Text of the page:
African leaders agreed to send 7,500 troops to fight the Boko Haram insurgency in northeast Nigeria, an African Union official said Saturday, as the international community, including long-time foes the U.S. and Iran, rallied in support of Nigeria against the militants.
The move came after the council urged heads of state to endorse the deployment of troops from five West African countries to fight the terror group, said the head of the African Union's Peace and Security Council, Samil Chergui.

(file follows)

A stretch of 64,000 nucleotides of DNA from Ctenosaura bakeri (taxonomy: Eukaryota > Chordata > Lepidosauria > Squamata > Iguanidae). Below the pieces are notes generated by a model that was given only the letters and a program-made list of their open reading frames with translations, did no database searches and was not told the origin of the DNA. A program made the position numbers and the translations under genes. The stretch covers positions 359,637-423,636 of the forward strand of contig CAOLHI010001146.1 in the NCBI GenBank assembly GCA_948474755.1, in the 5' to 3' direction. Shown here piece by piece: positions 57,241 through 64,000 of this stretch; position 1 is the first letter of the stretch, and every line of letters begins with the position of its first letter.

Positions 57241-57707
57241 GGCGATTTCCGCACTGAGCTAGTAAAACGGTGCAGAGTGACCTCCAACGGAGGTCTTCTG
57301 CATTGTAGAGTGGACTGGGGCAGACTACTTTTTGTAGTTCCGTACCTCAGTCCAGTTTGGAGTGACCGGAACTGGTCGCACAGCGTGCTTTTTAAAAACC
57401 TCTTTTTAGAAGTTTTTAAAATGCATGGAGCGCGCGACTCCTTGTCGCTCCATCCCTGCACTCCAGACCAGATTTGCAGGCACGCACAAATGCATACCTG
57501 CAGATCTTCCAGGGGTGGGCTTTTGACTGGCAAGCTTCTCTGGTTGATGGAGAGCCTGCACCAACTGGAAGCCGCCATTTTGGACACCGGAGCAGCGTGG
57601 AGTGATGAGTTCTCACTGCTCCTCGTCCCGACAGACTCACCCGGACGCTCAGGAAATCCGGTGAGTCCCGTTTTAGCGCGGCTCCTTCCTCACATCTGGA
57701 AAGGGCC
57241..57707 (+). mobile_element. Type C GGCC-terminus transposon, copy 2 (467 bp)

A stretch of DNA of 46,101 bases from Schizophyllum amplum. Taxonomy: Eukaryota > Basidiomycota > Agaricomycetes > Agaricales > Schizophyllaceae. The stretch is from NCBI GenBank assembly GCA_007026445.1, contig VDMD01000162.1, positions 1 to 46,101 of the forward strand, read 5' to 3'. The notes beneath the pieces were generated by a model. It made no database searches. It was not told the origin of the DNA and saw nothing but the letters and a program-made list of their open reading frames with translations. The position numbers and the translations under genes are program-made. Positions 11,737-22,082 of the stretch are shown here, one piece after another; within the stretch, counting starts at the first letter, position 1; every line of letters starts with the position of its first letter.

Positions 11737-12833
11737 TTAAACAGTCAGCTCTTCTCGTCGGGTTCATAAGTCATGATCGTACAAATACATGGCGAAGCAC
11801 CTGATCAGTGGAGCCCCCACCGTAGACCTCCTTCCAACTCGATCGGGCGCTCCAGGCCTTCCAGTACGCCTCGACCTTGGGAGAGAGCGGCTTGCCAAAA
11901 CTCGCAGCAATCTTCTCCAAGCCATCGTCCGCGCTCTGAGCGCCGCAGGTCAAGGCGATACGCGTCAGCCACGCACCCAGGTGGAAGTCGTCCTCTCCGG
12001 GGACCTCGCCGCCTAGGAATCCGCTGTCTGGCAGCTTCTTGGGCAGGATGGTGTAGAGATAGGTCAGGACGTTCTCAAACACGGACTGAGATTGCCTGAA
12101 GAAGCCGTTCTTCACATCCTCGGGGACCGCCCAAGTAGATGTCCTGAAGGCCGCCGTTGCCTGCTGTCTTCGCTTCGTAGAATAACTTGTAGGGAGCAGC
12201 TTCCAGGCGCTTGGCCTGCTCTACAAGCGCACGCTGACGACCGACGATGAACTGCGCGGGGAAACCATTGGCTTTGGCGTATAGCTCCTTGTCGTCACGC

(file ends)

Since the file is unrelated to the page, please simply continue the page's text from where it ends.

African leaders who are members of the 54-nation African Union are meeting in the Ethiopian capital Addis Ababa for a two-day summit that ends Saturday.
U.N. Secretary-General Ban Ki-moon earlier said he supports the AU's move to send a force to fight Boko Haram. Boko Haram is increasing its attacks as Nigeria prepares for Feb. 14 elections. Thousands have been killed in the 5-year insurgency.
Iran also said Saturday it has begun consultations with West African countries affected by Boko Haram to provide help.
The country's Deputy Foreign Minister Hossein Amir Abdollahian said he is confident the group could be defeated with collective action.